My wife always talked about how affectionate her great-grandmother was. She actually died two days before we married, so I never met her. Like you, it took her 30 minutes to enter a room. She not only gave you a hug though, she’d give you a full kiss on the lips too. A little disconcerting the first time it happened I’d imagine. Evidently, she was a corker. I would have liked to have met her. The world needs more hugs.

  5. Ah, yes … to me hugs are food for the soul. Shared touches between folks are so important … think of all the ‘hands on’ alternative healing methods that are effective, especially massage. A friend once followed a “touch for healing” routine on her mother, and both felt it helped her back. Time may have taken care of it anyway, but they were able to enjoy those special sessions with each other and come away enriched.

    I am told I give great hugs … the extra weight makes them soft! Grin.

    If I have just met someone, I’ll ask permission, and occasionally, they will say “I’d rather not.” I have to initiate every hug from my husband, but he is willing once attacked!

    It is interesting that your son, being raised in an atmosphere of hugging, doesn’t welcome hugs. Is this something new with his teenage growth period, or has he always been this way? Backwards knee caps … now that I didn’t know!

    I am guessing that my father was raised in a hug-less atmosphere but he was always very affectionate, as was my mom. One brother is, the other is not. Kissing on the mouth in our family was always done in greeting and parting. I learned the hard way not to lip-kiss others … a friend once wiped his mouth in disgust after I kissed him Happy New Year … and after a silent “oh my God” moment, his wife said, smiling, “I guess my husband just doesn’t have public lips!” We all laughed and the card game continued!

    Thanks for this instightful post, Diana. And a chance to share our hug quotient.

  6. Lol. I love the way kids’ minds work. I don’t like to be touched either. There weren’t a lot of hugs in my house growing up, except from my mom, which was fine, but I remember the first time I went to a get-together at a friend’s house and these girls started hugging me. I was freaking out. It took about a year of hanging around them before I felt comfortable giving hugs to close friends. But I still don’t like doing it with people I barely know. I’m ashamed to say that I play dodge the official hug greeter at church. 😛

  7. I love hugs. I don’t get enough, so I guess I’m hug-deprived. Too bad we don’t live next door or something. Very nice blog!

  8. Hey, Diana! How are you?
    Great post. I, too, am a toucher, but I had never really had it explained to me the way you just did. I’m a Supervisor where I work, so very often I have to remind myself to back off a bit. I don’t need any trouble… However, I find myself patting my employees on the back or touching the top of their shoulder on many occasions. I’ve been there over twenty-two years, so I’m well known. For the most part, I think the folks “get” me; they understand my warmth – that I don’t want anything from them, but to simply be human beings together.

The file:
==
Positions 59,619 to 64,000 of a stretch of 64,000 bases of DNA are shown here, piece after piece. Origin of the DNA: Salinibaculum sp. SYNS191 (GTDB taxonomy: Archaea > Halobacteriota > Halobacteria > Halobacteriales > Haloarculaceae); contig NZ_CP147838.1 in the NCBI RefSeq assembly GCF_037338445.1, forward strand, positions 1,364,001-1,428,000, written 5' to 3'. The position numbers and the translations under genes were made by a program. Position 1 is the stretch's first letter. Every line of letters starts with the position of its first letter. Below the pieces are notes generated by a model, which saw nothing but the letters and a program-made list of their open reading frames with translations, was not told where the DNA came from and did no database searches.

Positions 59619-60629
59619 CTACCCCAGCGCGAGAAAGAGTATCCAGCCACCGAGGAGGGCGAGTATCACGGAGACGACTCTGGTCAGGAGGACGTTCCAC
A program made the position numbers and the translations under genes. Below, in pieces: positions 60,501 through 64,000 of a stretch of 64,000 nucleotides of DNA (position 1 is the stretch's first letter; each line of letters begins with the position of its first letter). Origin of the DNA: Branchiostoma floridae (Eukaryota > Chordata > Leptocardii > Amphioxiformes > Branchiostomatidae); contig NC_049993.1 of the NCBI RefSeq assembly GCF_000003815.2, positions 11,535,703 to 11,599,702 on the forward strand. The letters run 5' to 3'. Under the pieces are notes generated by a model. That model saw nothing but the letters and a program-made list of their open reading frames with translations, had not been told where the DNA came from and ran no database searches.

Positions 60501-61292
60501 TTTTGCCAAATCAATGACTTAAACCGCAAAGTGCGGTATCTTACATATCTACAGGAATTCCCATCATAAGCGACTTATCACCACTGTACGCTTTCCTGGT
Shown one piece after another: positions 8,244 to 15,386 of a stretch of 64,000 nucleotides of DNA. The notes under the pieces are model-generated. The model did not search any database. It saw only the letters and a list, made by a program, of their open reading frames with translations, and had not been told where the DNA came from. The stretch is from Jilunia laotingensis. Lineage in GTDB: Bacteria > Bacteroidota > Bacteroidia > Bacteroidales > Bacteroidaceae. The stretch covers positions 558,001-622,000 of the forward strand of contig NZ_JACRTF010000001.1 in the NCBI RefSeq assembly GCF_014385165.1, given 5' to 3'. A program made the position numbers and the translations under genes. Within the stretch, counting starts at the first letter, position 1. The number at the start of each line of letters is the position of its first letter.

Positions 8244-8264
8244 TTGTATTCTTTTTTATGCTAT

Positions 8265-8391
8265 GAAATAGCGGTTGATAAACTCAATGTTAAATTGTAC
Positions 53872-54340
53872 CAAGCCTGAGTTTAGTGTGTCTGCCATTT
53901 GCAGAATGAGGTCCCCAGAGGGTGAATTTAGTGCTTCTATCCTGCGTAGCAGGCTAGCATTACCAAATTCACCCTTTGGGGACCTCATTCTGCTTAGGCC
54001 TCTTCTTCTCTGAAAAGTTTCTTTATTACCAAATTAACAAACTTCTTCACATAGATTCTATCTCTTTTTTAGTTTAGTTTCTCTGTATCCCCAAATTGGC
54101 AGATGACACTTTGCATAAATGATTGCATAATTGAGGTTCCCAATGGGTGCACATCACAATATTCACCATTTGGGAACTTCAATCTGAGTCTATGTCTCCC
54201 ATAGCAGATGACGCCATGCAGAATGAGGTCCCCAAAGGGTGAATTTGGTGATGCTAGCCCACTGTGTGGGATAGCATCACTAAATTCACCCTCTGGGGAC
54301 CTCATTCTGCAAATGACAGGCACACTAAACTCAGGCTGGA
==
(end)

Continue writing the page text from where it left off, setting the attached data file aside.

Very enlightening.



  9. I’m definately a hands-off no-touchy person. I’ve learned to accept that the “huggers” of the world can’t help themselves, but for me it’s an intimacy level thing. If I know you and we have history then you can enter the bubble of personal space that surrounds me. Otherwise, no. I don’t make a big deal about it, but all that personal touching and attention feels invasive and overwhelming and insincere from people I don’t know. Once, you’re in the circle, sure.

    Like Angela, I grew up in a house where exuberant greetings were not common and also had a circle of friends who taught me how to accept compliments, deal graciously with “touchers”, and understand we’re all a bit different. It’s an interesting thing. Like Dannie, I work with people from various parts of the world and in some cases touching is extremely taboo – being naturally restrained has been extremely beneficial.

    But I’d hug Diana. ; )

  10. I’m a touchy-feely person. I’m always hugging or touching someone. My mother was a huggy, squishy person with us as kids but mysteriously stopped when we became older. My Dad was not a toucher. Luckily I married a man who loves hugs and touches and I see my kids as young adults being affectionate with people.

    I think Marion might be on to something about your son. My daughter didn’t like to be touched when she was a teen. She had lots of issues (outside the normal teenage stuff) going on so perhaps this was a way of defecting my energy in an attempt to keep hers. Now that she’s in her twenties and the issues are behind her she just might be more touchy-feely than I am…

  11. Lovely post Diana. People can use a hug anytime. It doesnt cost a thing, but is so precious!

  12. I am so using that backward kneecap excuse the next time I can’t think of a reasonable explanation!

    I’m definitely a hugger. I have to say, I’m surprise Lesann isn’t. I would never have called that one – you just strike me as a hugger.

    My poor kids get hugged by me all the time and their friends. Oh, that’s a fun one. Whenever they have friends over, I have to remind myself that I’m not their mom too, so I have to keep the hugs restrained. Man, is that hard! I just love those little buggers and want to squish them up!

    Yeah, I like me some hugs.